Erika Baker said...

I'm sorry, it was my post that was unclear.
What I meant is that we assume that Rowan has made his decisions because of a high regard for good order, but we are fairly sure that he has not made them because he actually agrees with those who hold a very different view from us.

We're really saying that if it wasn't about following rules but the inclination of his own heart, he would of course be on our side.

I'm no longer so sure.

Tobias Haller said...

Thanks, Erika. That isn't quite how I understood what you wrote earlier. I get it now.

I'm not sure, but I still incline to think this is about RW's "hierarchy of values." In that hierarchy, "good order" comes at the top. Thus, he was willing, so long as the Lambeth rulings in effect (i.e., 1988 and prior) were open to permitting gays in ministry, for example; and as a Bishop in Wales he wasn't hampered by the English rule against same, ergo he felt free to ordain gay men to the priesthood. Upon becoming ABofC, he is now under English canon law, as well as stuck with Lambeth 1.10, which, given his "good order" conceptuality, takes on more weight than it would for me if I were in his place. (Not that I favor disorder, but as a person who not only is fond of Benedictinism but who actually lives under vows, and hence has become very clear about what is required by obedience and what isn't!)

So in a way he is following the inclination of his heart -- a more important inclination, which is placing other personal beliefs at a lower order of value. Again, let me be clear that I think he is wrong to do it; but to me it explains why he does. I don't buy the view of those who have privately assured me he has "changed his view on homosexuality" -- I think he has realized that the issue is more volatile for his beloved Anglican Communion than he ever imagined; and he values the Communion more than affirming the lives of faithful gays and lesbians. He probably always did -- it just never became an issue for him until he came to Augustine's chair.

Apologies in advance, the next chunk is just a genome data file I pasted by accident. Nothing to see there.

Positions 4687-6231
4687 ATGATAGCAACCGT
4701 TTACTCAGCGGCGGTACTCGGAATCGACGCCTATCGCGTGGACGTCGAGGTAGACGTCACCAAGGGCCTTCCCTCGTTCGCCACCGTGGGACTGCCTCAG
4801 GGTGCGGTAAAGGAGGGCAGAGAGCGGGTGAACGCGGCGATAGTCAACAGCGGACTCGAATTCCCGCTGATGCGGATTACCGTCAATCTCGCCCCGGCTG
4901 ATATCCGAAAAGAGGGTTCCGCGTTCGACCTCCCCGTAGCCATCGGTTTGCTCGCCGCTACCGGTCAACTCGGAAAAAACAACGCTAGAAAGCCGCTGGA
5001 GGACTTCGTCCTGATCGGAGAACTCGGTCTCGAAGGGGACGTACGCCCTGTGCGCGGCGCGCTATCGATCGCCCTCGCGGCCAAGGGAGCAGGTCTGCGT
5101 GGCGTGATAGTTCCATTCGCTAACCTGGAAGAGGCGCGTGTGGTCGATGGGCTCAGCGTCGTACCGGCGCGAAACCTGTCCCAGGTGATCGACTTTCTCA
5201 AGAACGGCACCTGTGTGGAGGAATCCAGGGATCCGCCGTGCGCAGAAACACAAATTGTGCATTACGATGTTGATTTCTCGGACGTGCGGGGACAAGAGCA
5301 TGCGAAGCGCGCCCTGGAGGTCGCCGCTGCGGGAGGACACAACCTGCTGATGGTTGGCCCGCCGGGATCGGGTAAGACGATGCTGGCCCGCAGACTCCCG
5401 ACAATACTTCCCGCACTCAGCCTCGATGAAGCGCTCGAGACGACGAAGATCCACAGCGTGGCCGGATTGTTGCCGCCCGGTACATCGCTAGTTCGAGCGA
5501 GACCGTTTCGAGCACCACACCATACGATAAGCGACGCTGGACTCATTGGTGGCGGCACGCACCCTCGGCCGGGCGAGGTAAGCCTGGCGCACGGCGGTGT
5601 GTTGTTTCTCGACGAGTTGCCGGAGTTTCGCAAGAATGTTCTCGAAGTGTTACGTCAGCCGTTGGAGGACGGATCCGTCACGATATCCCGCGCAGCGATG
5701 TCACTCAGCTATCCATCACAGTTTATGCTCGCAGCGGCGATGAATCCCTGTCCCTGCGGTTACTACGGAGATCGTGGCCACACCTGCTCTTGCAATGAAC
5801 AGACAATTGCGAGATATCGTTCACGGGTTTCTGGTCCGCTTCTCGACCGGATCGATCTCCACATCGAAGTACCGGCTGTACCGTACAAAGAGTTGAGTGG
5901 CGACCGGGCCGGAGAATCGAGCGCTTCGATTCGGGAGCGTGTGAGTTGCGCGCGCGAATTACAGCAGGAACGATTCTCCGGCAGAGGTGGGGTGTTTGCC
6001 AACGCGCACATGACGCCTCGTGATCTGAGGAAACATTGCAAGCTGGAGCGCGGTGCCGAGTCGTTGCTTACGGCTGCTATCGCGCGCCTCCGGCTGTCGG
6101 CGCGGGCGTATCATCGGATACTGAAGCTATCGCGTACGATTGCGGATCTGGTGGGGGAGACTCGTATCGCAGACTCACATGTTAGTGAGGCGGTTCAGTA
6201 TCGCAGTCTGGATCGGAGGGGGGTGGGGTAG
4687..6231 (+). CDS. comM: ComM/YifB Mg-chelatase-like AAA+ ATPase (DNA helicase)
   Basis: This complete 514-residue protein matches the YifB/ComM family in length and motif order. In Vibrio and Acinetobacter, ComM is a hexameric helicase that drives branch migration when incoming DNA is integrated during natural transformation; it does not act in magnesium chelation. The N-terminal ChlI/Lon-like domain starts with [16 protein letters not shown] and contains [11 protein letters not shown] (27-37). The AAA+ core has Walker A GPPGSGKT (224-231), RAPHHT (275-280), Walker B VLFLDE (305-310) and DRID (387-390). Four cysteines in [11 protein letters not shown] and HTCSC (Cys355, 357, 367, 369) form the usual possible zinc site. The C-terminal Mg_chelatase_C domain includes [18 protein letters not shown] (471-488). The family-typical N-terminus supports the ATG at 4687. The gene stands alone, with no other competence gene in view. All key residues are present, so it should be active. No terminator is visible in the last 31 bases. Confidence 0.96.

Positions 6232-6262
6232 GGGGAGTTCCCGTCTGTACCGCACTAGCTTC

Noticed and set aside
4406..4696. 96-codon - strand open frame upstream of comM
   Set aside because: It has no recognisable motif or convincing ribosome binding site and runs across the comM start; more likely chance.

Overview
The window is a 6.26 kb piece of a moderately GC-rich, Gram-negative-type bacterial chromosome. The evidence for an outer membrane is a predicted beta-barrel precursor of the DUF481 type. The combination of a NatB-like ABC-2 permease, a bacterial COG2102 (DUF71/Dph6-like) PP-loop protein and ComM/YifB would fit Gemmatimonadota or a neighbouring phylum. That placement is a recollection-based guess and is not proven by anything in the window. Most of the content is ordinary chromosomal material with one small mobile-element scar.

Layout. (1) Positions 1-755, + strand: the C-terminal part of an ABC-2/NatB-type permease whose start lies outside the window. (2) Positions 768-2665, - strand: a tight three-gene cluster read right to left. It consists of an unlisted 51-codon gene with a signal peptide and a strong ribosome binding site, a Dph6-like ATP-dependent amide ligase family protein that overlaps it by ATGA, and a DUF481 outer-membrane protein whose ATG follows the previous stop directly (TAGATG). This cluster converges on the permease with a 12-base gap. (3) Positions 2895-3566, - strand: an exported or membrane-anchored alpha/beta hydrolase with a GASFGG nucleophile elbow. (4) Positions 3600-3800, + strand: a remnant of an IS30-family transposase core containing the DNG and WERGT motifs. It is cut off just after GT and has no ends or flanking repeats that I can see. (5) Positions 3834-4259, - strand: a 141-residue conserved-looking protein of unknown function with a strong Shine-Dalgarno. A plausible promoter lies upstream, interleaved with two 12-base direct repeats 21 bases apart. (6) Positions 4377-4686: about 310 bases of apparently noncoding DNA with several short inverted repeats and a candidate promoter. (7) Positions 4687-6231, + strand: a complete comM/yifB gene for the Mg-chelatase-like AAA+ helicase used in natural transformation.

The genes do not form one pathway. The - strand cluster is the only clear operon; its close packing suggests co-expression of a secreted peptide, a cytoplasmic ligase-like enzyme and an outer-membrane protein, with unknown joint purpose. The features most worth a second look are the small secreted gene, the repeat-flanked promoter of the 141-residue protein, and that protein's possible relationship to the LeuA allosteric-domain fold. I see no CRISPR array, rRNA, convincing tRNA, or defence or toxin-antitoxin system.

Erika Baker said...

I forgot to add to my previous comment that another indication against ++Rowan being quite so respectful of order as you portray is his astonishing refusal (it cannot be an intellectual failing!) to understand the polity of TEC, which had several times resulted in asking of American bishops what they simply cannot do.

Add to that that he was always willing to meet those on the extreme right, yet avoided those at the liberal spectrum as far as possible and beyond the requirements of politeness, and it does appear to me that there is a deliberate emphasis towards the conservative.

Grandmère Mimi said...

Maybe I'm suffering from Rowanitis....

Well, I should hope not, Tobias!

What it comes down to is that whatever Rowan means or whatever is in his heart, the paragraphs in which he speaks are often obtuse. It's very wrong that we should so often have to attempt to tease out the meaning of the paragraphs. We don't have you around to reveal the meaning of his words his words to us all the time, Tobias. He should speak plainly.

Erika Baker said...

it looks like there is one of my comments missing. Will I be able to piece it together again?

To your last reply I said I would agree with you if the issue was homosexuality alone.